April 2, 2014
By Sarah Deener
The Ford Tri-Motor passenger briefing covers the usual items: how to buckle your seatbelt, what to do in the event of a water landing, locations of the emergency exits. But there were a few twists—like the fact that one emergency exit is through the roof, or that you’ll need to climb uphill through the aisle to get to your seat.
The Experimental Aircraft Association’s Ford Tri-Motor gives passengers a taste of early airline travel, complete with rumbling radial engines and corrugated aluminum wings. EAA is selling rides in the vintage airliner at the 2014 Sun 'n Fun International Fly-In and Expo and offered media a flight over the grounds April 1.
A flight over the Sun 'n Fun grounds at Lakeland Linder Regional Airport in Lakeland, Fla., can broaden passengers’ understanding of what Sun 'n Fun has to offer while taking them back in time. Passing over the airport three times on a short flight, the Tri-Motor showed the offerings of Sun 'n Fun's extensive grounds: campgrounds, ultralights, warbirds, gyrocopters, and a DC-3 in addition to the tents, hangars, and exhibits at the center of the show. But the special treat of the Tri-Motor is in the rumble of the engines and the vintage experience.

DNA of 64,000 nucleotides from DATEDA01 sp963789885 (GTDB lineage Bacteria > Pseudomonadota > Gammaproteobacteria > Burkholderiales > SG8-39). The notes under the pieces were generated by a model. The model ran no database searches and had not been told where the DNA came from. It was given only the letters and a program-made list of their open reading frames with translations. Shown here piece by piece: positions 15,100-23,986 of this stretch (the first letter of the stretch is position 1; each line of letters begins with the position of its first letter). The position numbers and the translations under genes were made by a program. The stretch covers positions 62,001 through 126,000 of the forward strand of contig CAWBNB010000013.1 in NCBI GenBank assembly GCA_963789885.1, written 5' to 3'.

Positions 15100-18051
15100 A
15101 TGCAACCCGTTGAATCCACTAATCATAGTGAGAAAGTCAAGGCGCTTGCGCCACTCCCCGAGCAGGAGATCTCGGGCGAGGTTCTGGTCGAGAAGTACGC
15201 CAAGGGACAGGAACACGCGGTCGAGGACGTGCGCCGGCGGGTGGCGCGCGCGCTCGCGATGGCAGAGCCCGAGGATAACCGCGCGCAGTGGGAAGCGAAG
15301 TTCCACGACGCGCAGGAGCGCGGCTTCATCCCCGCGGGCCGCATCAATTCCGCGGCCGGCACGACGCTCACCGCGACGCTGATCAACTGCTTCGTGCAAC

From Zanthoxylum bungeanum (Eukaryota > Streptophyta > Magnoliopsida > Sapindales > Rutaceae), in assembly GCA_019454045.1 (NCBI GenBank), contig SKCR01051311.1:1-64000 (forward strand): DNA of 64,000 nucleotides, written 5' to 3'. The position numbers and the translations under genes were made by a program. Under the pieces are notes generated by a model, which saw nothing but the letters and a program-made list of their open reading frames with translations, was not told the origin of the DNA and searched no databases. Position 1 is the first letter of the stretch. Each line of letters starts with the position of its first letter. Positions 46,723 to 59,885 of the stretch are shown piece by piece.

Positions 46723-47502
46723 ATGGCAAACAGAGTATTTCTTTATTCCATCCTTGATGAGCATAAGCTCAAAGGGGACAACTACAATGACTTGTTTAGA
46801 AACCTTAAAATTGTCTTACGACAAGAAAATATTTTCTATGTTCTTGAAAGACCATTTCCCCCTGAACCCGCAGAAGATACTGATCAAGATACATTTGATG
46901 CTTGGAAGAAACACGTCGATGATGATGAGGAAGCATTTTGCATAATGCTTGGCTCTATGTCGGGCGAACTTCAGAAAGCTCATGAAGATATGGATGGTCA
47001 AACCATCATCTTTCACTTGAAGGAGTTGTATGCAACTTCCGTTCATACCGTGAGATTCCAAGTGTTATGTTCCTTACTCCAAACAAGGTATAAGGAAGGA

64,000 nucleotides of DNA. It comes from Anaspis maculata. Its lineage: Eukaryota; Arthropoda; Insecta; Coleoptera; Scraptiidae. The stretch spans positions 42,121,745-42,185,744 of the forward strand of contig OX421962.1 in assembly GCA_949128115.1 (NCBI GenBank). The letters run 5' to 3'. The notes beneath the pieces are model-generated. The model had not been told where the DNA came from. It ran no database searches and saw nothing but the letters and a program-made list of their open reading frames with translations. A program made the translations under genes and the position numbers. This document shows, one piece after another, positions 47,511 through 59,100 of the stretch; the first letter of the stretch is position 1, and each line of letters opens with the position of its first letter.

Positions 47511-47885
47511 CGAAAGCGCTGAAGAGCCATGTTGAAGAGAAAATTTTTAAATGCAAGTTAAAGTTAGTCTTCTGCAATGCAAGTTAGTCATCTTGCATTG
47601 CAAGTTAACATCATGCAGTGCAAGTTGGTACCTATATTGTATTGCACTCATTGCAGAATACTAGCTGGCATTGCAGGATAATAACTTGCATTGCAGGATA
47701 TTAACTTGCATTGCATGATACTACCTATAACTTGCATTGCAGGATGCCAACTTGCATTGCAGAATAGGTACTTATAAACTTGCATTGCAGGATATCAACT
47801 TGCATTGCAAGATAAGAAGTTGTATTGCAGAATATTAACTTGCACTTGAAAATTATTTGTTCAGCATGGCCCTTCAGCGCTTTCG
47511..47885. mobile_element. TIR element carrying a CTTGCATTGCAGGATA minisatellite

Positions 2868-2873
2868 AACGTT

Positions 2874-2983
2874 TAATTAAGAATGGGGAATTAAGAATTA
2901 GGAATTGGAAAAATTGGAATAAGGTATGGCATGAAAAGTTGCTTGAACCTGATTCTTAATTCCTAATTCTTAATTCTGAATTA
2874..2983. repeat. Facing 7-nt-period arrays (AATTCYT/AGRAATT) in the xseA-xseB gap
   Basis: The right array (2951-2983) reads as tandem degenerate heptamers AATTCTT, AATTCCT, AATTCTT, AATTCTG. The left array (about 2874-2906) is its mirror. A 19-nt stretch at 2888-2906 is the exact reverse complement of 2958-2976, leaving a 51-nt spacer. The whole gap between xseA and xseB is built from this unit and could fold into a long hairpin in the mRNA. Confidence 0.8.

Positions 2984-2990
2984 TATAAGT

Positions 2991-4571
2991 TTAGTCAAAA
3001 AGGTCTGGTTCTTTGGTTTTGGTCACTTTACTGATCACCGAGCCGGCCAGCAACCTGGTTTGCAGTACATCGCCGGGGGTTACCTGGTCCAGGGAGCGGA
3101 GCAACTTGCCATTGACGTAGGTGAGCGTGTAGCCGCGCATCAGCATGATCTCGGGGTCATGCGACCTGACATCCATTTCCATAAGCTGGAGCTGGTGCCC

In the cockpit, the round control wheel sports the distinctive Ford logo. The interior is vintage green painted metal with wood paneling. EAA restored the 1929 airplane, which had a diverse career as an airliner, crop duster, aerial fire fighter, and more, after a severe thunderstorm critically damaged it, and the association now tours the country selling rides in the iconic “Tin Goose.”
Volunteer pilot Colin Soucy explained some of the distinctive handling characteristics. For one, pilots must compensate for significant adverse yaw: “I tell people, lead the turn with rudder and then add some aileron,” he explained.
Pilots also should prepare for the airplane to be very, very heavy on the controls.
“It flies like a truck,” he said. “But not a pickup truck, a dump truck.” Still, he said, the airplane is honest. It always flies the same—no surprises.
With only 199 Ford Tri-Motors ever built, pilots aren’t likely to find many opportunities to sit in the left seat as pilot in command. But for $75 at Sun 'n Fun, they can get a taste of an era with a window seat in the first all-metal, multiengine commercial airliner.
AOPA Pilot and Flight Training Managing Editor Sarah Deener is an instrument-rated private pilot and has worked for AOPA since 2009.
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